There continues to be a number of schools that are simply oversubscribed and already overcrowded in the Metro East District. So, what is the department doing to solve this problem?
The EELC has never litigated against the WCED regarding admissions in the past. Our main approach has always been to try and engage meaningfully with the Department. Litigation is always the last tool, after all other channels have been exhausted. However, in circumstances where the rights of learners are continuously violated, we are left no option but to litigate. The seven learners and other similarly placed learners, who are of school going age, are out of school and cannot be expected to wait until next year for school placement and such an undertaking would be nothing but a travesty of justice.
The WCED has filed a notice of intention to defend the application and we await their answering affidavit. The urgent application is set to be heard in the Western Cape High Court on Monday, 23 May 2022.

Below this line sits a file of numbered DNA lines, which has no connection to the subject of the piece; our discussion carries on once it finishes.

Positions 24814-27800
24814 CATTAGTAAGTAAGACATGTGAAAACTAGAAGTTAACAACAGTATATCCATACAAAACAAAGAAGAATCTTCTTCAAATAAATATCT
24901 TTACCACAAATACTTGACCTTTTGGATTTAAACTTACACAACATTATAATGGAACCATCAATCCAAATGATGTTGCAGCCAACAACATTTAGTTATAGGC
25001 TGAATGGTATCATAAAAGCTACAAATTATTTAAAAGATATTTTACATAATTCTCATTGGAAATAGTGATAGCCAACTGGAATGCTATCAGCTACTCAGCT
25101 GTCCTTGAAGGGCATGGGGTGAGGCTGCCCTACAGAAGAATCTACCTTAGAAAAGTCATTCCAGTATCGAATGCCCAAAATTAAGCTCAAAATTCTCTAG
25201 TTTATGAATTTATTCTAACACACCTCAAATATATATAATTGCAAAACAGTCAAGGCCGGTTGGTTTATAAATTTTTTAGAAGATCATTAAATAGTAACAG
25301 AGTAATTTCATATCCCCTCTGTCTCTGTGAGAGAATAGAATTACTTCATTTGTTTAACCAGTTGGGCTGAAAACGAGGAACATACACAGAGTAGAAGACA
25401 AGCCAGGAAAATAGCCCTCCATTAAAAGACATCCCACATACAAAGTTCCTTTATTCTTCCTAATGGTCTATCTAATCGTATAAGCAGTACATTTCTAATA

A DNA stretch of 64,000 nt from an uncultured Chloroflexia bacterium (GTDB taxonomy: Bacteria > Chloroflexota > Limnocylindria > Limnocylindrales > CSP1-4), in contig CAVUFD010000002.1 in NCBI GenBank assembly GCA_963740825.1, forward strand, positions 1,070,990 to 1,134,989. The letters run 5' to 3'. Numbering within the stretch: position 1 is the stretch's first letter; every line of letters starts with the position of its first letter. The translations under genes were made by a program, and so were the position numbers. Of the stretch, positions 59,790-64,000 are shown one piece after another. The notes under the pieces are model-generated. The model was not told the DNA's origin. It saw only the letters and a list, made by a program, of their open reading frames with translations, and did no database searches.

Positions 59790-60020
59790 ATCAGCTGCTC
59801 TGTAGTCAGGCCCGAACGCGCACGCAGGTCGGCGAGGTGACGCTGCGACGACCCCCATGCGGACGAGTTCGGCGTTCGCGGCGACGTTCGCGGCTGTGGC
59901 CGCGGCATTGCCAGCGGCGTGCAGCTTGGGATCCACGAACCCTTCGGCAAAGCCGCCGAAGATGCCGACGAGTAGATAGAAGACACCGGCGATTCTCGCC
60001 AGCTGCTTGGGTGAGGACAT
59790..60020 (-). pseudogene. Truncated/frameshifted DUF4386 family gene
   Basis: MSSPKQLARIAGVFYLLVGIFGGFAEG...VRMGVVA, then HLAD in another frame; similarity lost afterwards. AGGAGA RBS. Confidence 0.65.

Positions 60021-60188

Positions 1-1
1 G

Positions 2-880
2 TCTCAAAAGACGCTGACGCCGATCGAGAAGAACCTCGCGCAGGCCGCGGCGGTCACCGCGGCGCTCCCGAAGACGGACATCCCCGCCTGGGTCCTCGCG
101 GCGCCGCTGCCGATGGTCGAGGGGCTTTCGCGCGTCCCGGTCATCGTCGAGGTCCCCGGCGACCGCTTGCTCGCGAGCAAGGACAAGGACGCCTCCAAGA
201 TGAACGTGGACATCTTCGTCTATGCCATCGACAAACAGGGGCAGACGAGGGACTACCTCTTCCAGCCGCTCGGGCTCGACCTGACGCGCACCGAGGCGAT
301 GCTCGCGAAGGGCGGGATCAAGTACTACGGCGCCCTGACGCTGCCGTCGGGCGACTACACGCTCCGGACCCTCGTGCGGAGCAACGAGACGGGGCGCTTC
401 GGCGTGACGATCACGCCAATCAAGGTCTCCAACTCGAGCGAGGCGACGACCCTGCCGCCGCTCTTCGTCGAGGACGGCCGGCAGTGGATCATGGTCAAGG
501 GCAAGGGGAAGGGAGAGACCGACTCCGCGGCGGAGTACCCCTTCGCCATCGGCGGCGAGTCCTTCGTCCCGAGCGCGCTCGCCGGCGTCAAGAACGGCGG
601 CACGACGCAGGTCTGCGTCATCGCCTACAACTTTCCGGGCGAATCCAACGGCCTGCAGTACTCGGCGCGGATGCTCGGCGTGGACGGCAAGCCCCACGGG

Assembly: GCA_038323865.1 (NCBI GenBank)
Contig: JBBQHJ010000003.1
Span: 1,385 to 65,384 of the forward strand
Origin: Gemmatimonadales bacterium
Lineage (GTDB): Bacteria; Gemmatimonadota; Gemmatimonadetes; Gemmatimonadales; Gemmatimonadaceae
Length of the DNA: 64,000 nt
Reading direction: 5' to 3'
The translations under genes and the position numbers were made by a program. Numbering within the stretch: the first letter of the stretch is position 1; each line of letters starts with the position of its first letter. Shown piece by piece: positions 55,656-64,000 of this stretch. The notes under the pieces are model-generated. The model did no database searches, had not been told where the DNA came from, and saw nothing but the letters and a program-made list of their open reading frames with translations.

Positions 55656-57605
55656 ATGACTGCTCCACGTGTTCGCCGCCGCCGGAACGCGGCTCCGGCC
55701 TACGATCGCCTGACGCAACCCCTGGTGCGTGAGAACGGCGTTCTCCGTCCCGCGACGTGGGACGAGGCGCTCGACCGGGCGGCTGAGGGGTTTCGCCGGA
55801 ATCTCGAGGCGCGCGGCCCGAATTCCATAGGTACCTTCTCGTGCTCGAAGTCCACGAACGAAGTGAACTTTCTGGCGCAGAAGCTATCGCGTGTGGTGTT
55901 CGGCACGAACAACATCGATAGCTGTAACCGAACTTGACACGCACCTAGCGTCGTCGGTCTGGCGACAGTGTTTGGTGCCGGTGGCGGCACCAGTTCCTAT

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The Equal Education Law Centre EELC is a public interest litigation organisation which seeks to address systemic inequalities in the South African education system through coordinated strategies, advocacy and action to bring about sustained change. The EELC provides a daily walk-in clinic, which offers free legal support to individuals and communities. The lawyers employed by the EELC provide legal support, litigation where necessary, and on the ground interventions to assist marginalised learners and community members in realising their rights to equality, dignity and education.